Biography (SGYY): King Wutugu

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King Wutugu

Sanguo yanyi Officer Biography
Authored by Morgan Evans

King Wutugu

King Wutugu was a huge man of twelve spans who ruled the cave dwelling Wuguo Kingdom in south China. He would not eat grain, instead choosing to eat snakes and other venomous creatures. Wutugu commanded the Rattan Army; an army of soldiers who wore impenetrable rattan armour that was so light it allowed it’s wearer to float across water.

When Meng Huo rebelled against Shu’s authority, he found himself outmatched by Shu’s Prime Minister, Zhuge Liang, and soon came to request aid from Wutugu. After listening to his visitor’s tales of numerous defeats, Wutugu said, “I shall muster all of my men to avenge you.” Meng Huo bowed low to the King and expressed his gratitude. Wutugu summoned two of his generals, Tu An and Xi Ni, gave them command over thirty thousand of the Rattan Army and ordered them to march northeast. When the army reached the River of Peach Flowers they set up camp as the river’s water served as a stimulant to the natives of the region but was poisonous to all others. The army of Shu advanced to meet the Rattan Army, but when Zhuge Liang heard of the poisonous river he camped two miles away, leaving only Wei Yan and his men to hold the riverbank. The next day, Wutugu led his army across the stream. The soldiers of Shu put up a fight but their arrows and crossbow bolts could not pierce the rattan armour and neither could their swords or spears. The Wuguo soldiers easily defeated the Shu soldiers but Wutugu chose not to pursue them.

Meng Huo came to Wutugu to warn him, “This Zhuge Liang is exceedingly crafty. Ambush is one of his favorite ruses, so you should warn your soldiers that on no account should they enter a valley where the trees are thick.” Wutugu replied, “Great King, you speak with reason. I have always heard that the people of the Middle Kingdom are full of wiles, and I will see that your advice is followed. I will go in front to fight, and you may remain in the rear to give orders.” Soon scouts reported that Shu troops had arrived on the bank of the Peach Flowers River and so Wutugu sent Xi Ni and Tu An to engage them. The two generals easily defeated Wei Yan, but did not pursue as they feared an ambush. Wutugu sent more troops across the river and again, the army easily defeated Wei Yan and occupied his camp.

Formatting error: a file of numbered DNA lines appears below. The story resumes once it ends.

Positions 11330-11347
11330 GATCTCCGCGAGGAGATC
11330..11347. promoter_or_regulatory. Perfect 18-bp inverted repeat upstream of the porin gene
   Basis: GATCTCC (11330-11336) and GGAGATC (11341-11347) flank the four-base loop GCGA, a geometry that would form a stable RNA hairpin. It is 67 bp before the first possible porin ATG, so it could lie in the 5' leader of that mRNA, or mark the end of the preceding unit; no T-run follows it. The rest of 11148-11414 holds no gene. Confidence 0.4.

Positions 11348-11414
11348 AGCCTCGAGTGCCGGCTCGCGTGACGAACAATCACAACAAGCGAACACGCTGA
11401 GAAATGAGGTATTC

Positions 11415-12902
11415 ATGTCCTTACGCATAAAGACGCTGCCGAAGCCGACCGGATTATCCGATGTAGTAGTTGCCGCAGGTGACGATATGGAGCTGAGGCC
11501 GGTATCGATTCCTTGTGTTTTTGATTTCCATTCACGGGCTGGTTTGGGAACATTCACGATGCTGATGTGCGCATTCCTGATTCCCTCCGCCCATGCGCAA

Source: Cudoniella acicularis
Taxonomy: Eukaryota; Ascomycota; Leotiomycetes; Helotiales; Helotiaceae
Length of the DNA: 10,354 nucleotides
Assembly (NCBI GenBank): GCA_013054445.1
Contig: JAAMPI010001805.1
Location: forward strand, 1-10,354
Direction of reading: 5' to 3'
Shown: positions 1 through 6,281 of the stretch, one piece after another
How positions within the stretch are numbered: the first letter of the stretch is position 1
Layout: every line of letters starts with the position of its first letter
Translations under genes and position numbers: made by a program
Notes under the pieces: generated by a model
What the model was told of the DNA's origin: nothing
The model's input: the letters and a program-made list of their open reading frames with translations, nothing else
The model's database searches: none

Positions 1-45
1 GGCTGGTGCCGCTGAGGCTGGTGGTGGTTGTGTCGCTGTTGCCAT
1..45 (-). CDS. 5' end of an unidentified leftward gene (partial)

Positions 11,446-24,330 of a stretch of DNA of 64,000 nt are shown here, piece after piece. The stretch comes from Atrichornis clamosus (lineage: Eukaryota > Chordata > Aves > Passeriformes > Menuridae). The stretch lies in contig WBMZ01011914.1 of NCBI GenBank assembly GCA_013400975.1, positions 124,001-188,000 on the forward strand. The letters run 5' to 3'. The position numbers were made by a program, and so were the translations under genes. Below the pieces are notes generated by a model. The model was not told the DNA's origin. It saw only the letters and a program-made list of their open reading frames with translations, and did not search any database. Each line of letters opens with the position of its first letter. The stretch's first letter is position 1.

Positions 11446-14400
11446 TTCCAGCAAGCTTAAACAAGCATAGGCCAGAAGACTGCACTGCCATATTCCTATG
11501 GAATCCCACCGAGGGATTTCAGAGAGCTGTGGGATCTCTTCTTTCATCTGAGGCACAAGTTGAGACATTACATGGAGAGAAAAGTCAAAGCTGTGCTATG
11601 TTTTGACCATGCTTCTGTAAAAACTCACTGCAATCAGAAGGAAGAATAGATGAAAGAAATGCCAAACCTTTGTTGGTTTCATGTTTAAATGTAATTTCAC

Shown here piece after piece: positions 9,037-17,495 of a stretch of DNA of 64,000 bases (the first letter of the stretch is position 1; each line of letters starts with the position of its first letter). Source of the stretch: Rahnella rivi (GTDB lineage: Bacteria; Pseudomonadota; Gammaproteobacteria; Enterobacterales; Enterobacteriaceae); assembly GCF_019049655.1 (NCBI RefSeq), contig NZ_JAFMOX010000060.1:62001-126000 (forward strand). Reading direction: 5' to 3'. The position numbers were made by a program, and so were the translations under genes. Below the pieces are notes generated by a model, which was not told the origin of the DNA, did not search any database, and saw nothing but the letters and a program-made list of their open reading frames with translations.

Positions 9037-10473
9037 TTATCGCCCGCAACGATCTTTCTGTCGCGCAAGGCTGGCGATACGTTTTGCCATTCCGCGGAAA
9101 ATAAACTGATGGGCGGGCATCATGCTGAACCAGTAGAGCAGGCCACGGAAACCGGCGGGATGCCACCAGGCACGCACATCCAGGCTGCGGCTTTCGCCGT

The next day King Wutugu advanced to the captured camp and having consulted with his generals, ordered a general advance. The soldiers of Shu fled before the oncoming army, throwing away their weapons and armour as they went. The soldiers of Shu retreated to their camp but were soon forced to abandon it. Once the enemy camp was occupied, the army advanced once more, driving Wei Yan back in the process. This continued daily, with the Wuguo army defeating the Shu force fifteen times and capturing the enemy’s camp on seven occasions. Wutugu personally led on his entire army but when they came to a thick wood, he ordered the army to halt as he spied flags moving within the trees. The King turned to Meng Huo, “Just as you foretold, the men of Shu like using ambush.” Meng Huo responded, “Yes; Zhuge Liang is going to be worsted this time. We have beaten off his troops now daily for half a month and won fifteen successive victories. His troops simply run when they hear the wind. The fact is he has exhausted all his craft and has tried every ruse. Now our task is nearly done.” Wutugu was greatly cheered and began to feel contemptuous towards his enemy.

On the sixteenth day, Wei Yan once again rallied his troops against the Wuguo army. King Wutugu rode in front of his army on a white elephant. He had on a cap with symbols of the sun and moon and streamers of wolf’s beard, a fringed garment studded with gems, which allowed the plates or scales of his cuirass to appear, and his eyes seemed to flash fire. He pointed at Wei Yan and hurled insults at him, causing the enemy general to flee. Wutugu’s army charged after their enemy and pursued him to Coiled Serpent Valley. Seeing that the hills were bare, Wutugu was confident that there was no ambush ahead and followed Wei Yan into the valley. In the road ahead were scores of black carts, which the Wuguo troops speculated were supply wagons that had been abandoned to allow quicker escape. This urged Wutugu on and he advanced his troops quickly to try and catch up with the fleeing enemy. As the King advanced to the other end of the valley, he could see timber and boulders being rolled down the hill to block the road. He ordered his men to clear the obstruction and then the army continued onwards until they came across a number of wheeled carts. The carts varied in size but were all laden with buring straw and wood. Wutugu became alarmed and ordered a retreat but his men reported that the way back had been blocked with carts containing explosives. Seeing that the valley was devoid of grass and wood, Wutugu calmly ordered his men to find another way out of the valley. As the men searched, Wutugu saw torches being hurled down the mountain side. When the torches landed on the valley floor they ignited fuses leading to bombs planted beneath the ground. The ground heaved with explosions and soon the entire valley was consumed by fire and Wutugu, along with his Rattan Army, was burnt to death.

Copyright © 2004 Morgan Evans
Based on Luo Guanzhong’s Romance of the Three Kingdoms